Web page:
Therefore, as a tenant, I suggest talking to your landlord throughout the year and let them know what you have been up to on their property. Let them know what the yields were like, the results of any soil test and it wouldn't hurt to give them cookies or some holiday treat just to let them know you appreciate them leaving their property as farmland.
By developing a good landlord-tenant relationship, it makes it easier to talk about the fine points within a farmland lease. Many tend to group the items in a farmland lease into five areas: General Terms, Land Use and Cropping Program, Landlord's Rights, Tenant's Rights, and Enforcement of Agreement and Arbitration.
The General Terms section states the length of the lease, rental amounts/share and contribution totals, how rent will be paid, and how termination of the lease notice needs to be given. It is also good to declare in this section that this is an agreement, not a partnership.
Under the Land Use and Cropping Program, you should find information about the acres involved, any limitation on what crops can be produced and government program provisions. It should also declare who has hunting rights and who can give those hunting rights to others (i.e., if the tenant has the rights, can they let their nephew or son hunt there?).
In the Landlord's Rights section, there should be information on the landlord's involvement in management decisions, who is in charge of replacing and repairing buildings, and who is to pay the taxes. Sometimes, you will see information on if the landlord is to pay for the lime applied to the field or if the tenant is.
Under the Tenant's Rights section, you will often find information on what machinery/labor the tenant is responsible for, their responsibility to maintain the appearance of the farm (i.e., what if the fence gets destroyed?), storage/use of pesticide and other chemicals. Additionally, you will find information on subleasing possibilities, who is responsible for controlling soil erosion, and if the tenant can use cover crops on the property.
The Enforcement of Agreements and Arbitration section deals with the liability of damages to the other party and legal issues about who is to handle the crop if a tragedy strikes (i.e., can the lease be inherited or is it terminated?). There should also be information on how to handle amendments to the lease and how to resolve disputes between the landlord and tenant. If the tenant is responsible for the lime cost, then an agreement needs to be determined and written in this part of the lease on how to handle residual lime payments if the lease is terminated before all the benefits of the lime application are realized.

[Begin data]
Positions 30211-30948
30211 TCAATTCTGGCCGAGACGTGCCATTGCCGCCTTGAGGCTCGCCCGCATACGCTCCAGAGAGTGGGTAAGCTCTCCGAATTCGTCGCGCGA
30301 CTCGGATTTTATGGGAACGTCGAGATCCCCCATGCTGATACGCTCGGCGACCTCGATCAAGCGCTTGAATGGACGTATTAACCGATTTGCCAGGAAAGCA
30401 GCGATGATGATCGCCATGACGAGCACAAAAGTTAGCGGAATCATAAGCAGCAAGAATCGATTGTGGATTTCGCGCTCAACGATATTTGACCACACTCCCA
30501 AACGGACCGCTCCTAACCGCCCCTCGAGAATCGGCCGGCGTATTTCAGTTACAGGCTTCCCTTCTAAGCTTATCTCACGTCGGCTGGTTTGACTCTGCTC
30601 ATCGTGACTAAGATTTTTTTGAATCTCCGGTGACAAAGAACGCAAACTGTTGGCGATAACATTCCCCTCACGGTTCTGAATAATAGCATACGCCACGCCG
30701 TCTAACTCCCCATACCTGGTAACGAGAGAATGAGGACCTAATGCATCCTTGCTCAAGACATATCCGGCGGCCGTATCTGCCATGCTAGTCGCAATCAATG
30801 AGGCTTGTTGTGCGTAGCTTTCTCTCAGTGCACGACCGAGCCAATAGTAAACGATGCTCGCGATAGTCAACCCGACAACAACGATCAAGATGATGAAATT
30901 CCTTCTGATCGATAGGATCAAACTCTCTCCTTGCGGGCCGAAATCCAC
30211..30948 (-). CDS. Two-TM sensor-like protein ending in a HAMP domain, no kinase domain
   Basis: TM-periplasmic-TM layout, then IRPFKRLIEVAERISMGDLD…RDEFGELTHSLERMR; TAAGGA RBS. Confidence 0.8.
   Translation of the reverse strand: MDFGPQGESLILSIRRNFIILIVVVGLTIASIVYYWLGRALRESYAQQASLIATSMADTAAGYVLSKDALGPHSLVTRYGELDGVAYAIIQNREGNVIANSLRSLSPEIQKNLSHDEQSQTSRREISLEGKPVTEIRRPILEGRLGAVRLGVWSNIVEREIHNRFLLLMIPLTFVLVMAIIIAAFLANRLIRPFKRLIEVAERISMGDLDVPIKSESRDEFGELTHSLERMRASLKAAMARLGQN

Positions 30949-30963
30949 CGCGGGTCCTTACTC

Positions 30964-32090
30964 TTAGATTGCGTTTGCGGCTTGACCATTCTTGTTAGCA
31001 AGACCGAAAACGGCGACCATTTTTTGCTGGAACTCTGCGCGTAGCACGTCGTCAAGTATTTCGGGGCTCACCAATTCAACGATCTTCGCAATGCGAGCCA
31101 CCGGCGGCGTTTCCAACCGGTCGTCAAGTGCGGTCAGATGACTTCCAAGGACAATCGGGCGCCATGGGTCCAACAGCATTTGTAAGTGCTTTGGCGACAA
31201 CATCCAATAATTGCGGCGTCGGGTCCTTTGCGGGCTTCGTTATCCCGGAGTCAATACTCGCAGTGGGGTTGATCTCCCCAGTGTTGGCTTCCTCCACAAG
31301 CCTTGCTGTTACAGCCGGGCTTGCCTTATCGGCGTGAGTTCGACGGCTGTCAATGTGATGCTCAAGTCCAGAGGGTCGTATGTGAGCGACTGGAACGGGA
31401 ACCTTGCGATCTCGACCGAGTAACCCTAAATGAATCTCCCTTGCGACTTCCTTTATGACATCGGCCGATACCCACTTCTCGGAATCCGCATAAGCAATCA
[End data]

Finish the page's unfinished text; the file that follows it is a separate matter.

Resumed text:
Writing a farmland lease can be complicated. Next week's article will discuss some of the resources that you can use when determining how you want to configure your next farmland lease.
As always, if you have any questions or would like information on any agriculture, horticulture, or natural resource topic, then please contact your local Purdue Extension Office at 448-9041 in Clay County or 812-829-5020 in Owen County, or reach me directly at firstname.lastname@example.org.
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Upcoming opportunities available to you through Purdue Extension include:
* Dec. 6 -- Controlling Cover Crops PARP Credit Workshop, Vigo County Fairgrounds, 7:30-11 a.m. Call 812-268-5157 Ext. 3 to RSVP due to limited seating,
* Dec. 7 -- Goat and Sheep Webinar, Owen County Extension Office,
* Dec. 8 -- Crop Production Clinic, 4-H Fairgrounds in Alexandria, 9 a.m.-2 p.m. Those attending can receive CCH, CEU and PARP credits for the event, which will be determine the cost. Call 765-641-9514 to register,
* Dec. 10 -- State Forestry, Crops and Entomology Judging CDE, and
* Dec. 12 -- Last Chance PARP, Clay County 4-H Exhibit Hall. Cost is $10 for PARP credit. Call 448-9041 for further information.